Amyloidosis is a rare, multisystem disease that develops when abnormally shaped proteins called amyloids build up (usually in your bone marrow but sometimes in the liver) and are deposited throughout the body in tissues or organs. The four types of amyloidosis — immunoglobin type AL (originates in the bone marrow), inflammation type AA (originates in the liver), hereditary type ATTR (originates in the liver) and dialysis-associated type Beta2 miroglobulin — frequently affect the heart, kidneys, liver, spleen, nervous system and digestive tract and can lead to life-threatening organ failure.
It is important to get a diagnosis as early as possible to help prevent further organ damage; the treatment will vary depending on the specific type of amyloidosis you have. Symptoms to watch for include decreased urine output, difficulty breathing, swelling in the ankles or other body parts that does not subside, severe fatigue or weakness, diarrhea (possibly with blood) or constipation, an enlarged tongue, thickened or bruised skin, purple patches around the eyes, an irregular heartbeat or numbness/tingling or pain in the hands, feet or wrists.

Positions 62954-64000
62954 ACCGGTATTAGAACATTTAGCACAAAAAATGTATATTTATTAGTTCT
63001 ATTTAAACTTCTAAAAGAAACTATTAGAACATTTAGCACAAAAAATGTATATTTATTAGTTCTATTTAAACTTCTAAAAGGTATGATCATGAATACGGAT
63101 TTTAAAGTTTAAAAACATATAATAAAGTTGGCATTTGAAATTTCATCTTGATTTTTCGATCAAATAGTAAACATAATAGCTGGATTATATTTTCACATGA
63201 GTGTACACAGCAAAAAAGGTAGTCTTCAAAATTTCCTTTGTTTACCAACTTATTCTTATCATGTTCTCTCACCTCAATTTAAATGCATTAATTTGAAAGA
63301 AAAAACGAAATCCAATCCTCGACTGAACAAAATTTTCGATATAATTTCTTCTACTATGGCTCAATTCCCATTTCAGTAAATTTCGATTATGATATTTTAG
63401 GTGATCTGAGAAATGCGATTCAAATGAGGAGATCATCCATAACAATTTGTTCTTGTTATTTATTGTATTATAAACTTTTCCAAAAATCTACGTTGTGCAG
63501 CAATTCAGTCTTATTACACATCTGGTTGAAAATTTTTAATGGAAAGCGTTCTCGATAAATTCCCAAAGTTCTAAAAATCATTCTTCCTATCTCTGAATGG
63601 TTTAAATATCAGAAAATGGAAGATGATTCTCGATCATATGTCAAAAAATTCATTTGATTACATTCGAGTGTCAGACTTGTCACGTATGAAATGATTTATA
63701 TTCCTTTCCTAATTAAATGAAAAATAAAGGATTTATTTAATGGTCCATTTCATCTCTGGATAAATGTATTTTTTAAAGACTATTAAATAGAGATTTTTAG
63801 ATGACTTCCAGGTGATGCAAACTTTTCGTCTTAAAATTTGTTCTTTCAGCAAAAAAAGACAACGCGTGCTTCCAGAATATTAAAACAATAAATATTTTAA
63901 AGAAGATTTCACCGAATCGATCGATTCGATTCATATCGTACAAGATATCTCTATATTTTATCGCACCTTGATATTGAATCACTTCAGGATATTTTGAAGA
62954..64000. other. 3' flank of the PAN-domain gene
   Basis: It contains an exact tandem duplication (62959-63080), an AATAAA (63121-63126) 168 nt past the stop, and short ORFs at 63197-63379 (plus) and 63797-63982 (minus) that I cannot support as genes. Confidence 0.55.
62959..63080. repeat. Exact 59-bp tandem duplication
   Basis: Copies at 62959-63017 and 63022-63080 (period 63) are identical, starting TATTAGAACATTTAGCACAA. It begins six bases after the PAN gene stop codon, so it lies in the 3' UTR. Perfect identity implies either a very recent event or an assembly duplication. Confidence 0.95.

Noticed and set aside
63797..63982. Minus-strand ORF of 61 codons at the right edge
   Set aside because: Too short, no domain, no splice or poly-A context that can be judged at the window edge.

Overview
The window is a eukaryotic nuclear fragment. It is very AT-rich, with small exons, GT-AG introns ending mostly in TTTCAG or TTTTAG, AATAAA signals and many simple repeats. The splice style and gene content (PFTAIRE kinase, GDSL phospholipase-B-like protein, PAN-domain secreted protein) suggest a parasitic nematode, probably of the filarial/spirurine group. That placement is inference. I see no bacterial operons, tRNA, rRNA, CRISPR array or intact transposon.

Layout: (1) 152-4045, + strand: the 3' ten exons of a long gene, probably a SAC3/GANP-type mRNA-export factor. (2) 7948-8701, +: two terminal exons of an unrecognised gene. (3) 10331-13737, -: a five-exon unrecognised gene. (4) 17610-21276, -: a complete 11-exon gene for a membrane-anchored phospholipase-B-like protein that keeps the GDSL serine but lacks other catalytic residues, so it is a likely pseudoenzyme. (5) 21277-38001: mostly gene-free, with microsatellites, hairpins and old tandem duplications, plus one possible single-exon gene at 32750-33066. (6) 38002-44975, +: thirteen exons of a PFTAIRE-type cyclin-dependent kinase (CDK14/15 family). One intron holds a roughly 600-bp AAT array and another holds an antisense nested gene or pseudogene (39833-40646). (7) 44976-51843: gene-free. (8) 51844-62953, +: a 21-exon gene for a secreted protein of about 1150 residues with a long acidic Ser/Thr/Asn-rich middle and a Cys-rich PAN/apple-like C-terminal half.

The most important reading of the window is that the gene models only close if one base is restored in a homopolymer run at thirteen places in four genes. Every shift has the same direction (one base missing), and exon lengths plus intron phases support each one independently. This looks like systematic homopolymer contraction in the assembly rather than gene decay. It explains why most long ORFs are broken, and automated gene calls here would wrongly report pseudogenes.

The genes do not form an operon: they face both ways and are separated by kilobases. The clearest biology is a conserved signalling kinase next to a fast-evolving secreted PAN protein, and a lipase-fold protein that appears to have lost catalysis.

At the Amyloid Clinic at Houston Methodist J.C. Walter Jr. Transplant Center, we treat the condition with a combination of chemotherapy and blood stem cell infusions. In addition, the team manages the underlying causes of amyloidosis with medication to reduce pain, fluid retention, inflammation, thin the blood and control the heart rate. If your condition worsens to the point of organ failure, we may recommend a transplant.

In addition, a transplant may be necessary to replace an organ that has failed because of a buildup of amyloids in that organ; in earlier stages of the condition, the transplant team may suggest a transplant of the organ responsible for generating the proteins (liver or bone marrow) in order to slow the progression of the disease. If you are on dialysis, replacing a kidney may help slow the dialysis-related version of amyloidosis.
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